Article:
– Alpha Hashed provide complex on/off tolerance
– Alpha Blend renders full transparencies
Some modes previously available, namely Additive (brightens surfaces) and Multiply (darkens surfaces), are obsolete/outmoded and no longer used. Blend Mode options are also not available using Cycles render.
Changing the Blend Mode in Material Properties will change the way the transparent properties of the material are rendered, partially or fully based on the alpha values/alpha channel data that’s included with the image.
UV Map Node (optional)
For game-related content, items used outside Blender, materials, textures and images are typically positioned and orientated over a mesh based on UV mapping. As there are a number of different ways to map objects, optional nodes can be included to explicitly define which Input type is to be used. In this context this is a UV Map node.
Design note: if a mesh is unwrapped and mapped to an image, it will appear where and as it should regardless of the properties associated with a typical material.
To add a UV Map node, in the Node Editor click Add then Input » UV Map (Add » Input » UV Map). Left-click to set in place then click the UV coordinates to be used for mapping selector and select UV Map from the drop-down list. Finally, link the UV output socket of the UV Map node to the Vector input of the Image Texture node (in which the bitmap is loaded) completing set up.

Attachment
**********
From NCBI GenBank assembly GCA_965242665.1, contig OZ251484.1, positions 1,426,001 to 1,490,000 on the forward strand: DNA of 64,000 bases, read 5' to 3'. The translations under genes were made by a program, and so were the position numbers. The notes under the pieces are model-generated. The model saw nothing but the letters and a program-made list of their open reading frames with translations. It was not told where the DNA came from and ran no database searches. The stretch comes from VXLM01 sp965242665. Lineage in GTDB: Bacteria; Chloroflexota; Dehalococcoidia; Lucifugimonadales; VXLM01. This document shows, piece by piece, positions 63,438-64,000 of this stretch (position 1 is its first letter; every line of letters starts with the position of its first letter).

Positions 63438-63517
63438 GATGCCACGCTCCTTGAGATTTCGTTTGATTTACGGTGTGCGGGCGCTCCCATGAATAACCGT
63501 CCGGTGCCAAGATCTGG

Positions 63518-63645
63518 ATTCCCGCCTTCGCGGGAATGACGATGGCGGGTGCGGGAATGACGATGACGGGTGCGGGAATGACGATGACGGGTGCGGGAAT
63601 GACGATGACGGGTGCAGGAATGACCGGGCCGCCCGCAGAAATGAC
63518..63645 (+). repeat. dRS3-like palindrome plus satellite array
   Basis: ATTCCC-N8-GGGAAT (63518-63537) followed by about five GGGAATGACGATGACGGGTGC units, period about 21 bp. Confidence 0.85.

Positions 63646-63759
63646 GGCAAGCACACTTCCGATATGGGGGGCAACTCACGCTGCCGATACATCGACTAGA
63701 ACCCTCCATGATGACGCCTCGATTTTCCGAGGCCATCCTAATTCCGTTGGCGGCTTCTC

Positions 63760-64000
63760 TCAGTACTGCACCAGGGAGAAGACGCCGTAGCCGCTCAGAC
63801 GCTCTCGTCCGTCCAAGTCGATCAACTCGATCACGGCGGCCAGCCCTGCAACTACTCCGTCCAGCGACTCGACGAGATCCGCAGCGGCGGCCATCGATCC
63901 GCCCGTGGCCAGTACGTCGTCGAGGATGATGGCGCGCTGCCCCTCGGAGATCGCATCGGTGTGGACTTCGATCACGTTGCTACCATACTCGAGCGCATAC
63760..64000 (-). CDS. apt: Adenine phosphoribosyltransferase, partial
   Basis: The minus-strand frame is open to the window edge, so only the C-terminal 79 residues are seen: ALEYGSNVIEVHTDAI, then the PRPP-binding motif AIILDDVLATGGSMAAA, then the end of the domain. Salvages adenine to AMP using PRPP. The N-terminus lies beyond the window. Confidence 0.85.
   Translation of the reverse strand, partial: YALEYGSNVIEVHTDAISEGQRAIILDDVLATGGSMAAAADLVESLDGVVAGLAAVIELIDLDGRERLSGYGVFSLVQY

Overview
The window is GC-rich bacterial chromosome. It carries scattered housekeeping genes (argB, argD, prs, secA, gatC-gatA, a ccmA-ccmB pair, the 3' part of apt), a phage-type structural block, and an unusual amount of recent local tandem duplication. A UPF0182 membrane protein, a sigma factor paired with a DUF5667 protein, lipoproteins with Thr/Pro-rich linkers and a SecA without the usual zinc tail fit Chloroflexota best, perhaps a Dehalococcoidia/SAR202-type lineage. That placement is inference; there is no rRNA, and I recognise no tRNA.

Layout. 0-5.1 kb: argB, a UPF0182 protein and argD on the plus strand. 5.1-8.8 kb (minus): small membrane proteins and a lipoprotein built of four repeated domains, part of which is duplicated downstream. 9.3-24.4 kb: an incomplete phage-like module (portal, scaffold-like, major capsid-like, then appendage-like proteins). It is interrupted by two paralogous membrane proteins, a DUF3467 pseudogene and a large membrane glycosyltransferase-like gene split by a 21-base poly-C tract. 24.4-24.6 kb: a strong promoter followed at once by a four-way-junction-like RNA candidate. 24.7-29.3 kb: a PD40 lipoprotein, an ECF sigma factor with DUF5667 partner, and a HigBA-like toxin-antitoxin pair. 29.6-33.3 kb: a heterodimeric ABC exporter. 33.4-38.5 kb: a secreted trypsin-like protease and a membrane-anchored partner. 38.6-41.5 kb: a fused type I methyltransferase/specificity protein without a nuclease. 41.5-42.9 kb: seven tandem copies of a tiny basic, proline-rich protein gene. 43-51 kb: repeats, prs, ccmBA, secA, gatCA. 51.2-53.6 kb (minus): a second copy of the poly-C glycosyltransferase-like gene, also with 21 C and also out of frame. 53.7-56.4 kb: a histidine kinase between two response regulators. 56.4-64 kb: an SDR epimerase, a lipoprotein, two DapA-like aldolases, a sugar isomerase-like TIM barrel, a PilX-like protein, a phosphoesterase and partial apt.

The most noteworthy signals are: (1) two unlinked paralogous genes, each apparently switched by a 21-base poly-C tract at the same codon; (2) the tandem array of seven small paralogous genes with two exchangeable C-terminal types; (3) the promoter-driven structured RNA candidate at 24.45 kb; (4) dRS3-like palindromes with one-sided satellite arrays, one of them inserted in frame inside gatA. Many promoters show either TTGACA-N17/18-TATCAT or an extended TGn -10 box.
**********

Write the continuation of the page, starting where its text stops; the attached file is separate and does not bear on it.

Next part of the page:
Optional for most game-related content because the UV itself generally forces proper material behaviour, a UV Map node  can be added to the material [1-5] explicitly defining what type of Input should be used.
Once a material has been set up to accommodate image-based alpha transparency, the degree shown can be modified without additional node inclusions; one approach affects the alpha itself, the other the entire material. To change the former, the way image-based alpha elements are displayed, in the Transparent BSDF node click the colour sample area (white by default) and select a colour using the picker, or change the tone using the slider. This will tint the alpha with the selected colour, will make it appear transparent (white, default state) or black and opaque, or a combination of the two – tinted opacity.